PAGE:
Revolutionary Constellations: Seeing Revolution Beyond the Dominant Frames
- Author(s): Twohig, Niall
- Advisor(s): duBois, Page
- Martín-Cabrera, Luis
- et al.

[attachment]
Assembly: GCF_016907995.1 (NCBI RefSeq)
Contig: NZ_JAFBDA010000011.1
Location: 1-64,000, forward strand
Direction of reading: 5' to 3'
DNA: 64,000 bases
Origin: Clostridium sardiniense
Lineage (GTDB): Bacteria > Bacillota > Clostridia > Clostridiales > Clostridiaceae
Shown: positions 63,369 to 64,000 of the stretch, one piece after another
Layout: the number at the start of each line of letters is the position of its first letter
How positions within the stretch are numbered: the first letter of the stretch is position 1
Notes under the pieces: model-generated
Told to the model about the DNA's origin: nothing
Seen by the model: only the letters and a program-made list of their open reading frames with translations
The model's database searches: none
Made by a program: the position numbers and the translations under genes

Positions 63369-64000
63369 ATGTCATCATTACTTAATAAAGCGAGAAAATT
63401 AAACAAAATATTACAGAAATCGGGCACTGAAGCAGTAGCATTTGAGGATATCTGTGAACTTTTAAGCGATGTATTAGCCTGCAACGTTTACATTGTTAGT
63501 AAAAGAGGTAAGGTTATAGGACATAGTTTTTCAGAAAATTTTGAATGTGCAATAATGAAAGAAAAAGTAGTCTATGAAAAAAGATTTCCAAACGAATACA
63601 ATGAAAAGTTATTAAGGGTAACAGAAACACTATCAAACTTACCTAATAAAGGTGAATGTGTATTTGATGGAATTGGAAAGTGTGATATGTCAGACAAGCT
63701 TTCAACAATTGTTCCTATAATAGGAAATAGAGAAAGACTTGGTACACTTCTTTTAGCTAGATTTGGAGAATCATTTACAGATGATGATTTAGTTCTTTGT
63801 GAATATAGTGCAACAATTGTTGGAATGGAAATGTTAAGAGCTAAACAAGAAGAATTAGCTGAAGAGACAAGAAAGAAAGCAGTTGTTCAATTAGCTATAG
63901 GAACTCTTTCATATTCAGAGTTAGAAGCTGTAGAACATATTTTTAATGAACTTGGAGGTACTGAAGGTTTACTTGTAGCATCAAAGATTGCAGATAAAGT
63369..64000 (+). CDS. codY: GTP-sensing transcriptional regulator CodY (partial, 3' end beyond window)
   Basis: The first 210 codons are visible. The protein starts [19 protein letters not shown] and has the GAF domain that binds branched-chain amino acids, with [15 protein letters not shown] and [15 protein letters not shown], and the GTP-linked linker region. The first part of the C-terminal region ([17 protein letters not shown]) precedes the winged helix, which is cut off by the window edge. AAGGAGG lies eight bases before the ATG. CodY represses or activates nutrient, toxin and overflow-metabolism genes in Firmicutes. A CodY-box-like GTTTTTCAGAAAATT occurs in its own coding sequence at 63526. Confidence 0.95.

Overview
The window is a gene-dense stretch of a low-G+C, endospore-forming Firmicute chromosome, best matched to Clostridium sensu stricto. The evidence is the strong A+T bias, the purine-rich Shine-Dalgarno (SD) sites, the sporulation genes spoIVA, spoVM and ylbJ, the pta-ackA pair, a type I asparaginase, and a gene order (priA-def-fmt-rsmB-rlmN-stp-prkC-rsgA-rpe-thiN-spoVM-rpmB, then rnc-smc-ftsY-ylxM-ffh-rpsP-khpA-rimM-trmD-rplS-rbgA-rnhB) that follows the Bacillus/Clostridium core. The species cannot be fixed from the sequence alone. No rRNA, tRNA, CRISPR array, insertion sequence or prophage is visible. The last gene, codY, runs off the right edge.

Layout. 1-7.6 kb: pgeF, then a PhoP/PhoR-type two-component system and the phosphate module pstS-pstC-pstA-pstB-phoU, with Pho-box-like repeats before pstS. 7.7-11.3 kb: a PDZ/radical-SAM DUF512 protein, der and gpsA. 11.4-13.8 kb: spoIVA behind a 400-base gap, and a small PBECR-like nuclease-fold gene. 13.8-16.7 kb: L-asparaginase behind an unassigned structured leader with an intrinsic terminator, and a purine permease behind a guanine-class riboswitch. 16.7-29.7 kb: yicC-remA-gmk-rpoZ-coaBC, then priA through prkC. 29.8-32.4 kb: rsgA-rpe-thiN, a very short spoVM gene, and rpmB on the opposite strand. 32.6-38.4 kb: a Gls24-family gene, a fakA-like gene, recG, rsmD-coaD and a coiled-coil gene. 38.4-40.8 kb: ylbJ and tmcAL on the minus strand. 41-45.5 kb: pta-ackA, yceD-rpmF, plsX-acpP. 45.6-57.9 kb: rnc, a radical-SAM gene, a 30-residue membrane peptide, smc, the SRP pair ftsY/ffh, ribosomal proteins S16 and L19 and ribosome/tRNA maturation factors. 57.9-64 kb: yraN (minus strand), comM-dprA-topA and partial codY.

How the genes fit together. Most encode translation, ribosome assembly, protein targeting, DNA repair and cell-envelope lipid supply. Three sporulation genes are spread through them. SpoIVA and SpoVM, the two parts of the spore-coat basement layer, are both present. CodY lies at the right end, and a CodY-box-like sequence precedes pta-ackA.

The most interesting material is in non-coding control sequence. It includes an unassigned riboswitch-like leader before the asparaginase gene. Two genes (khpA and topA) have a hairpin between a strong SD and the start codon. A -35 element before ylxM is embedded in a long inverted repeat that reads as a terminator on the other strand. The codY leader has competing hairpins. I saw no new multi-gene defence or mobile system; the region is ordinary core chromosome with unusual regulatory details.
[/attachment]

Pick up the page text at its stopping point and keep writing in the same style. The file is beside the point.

The dissertation looks beyond the dominant frames of Western epistemology and philosophy that largely determine the ways revolution and revolutionaries are conceptualized and remembered in modern society. Rather than focusing on historically grounded political projects that conform to a particular revolutionary doctrine, our focus will be on common people whose praxis posed, and still poses, an alternative to a social order premised on the separation and stratification of the commons and its people. The revolutionaries we will meet in these pages see through what we will unravel as the myth of separateness. They see through a mythic reality that veils people’s interconnections with each other, with the commons, and with the cosmos from which all life emerges. Their praxis touches this deeper reality. To ground our discussion, we will look deeply at three flashpoints of revolt against the myth as it manifested itself in the liberal capitalist regimes of the 19th and 20th centuries: The Paris Commune of 1871, the student protests of 1968 in Paris and Mexico, and a self-immolation in protest of the Vietnam War that occurred in 1970. We will thread these flashpoints together to see how, despite the distance that separates these revolts in time and space, they illuminate an alternative way of being that stands in contrast to the atomized, competitive, and militant existence that is formed in the crucible of liberal capitalist empire. Threading these flashpoints together, we will begin to reconceptualize what is meant by success and failure, beginnings and endings. Though these revolts may end with defeat and death, the way of being that they touched continues on past their historical or biographical endpoint. Like the light from a dead star or from an extinguished candle, their revolution travels across space and across time waiting for the right conditions to manifest itself again in renewed praxis. Cultural production, particularly art and literature, will serve as our vehicle for illuminating this revolution and its continuations.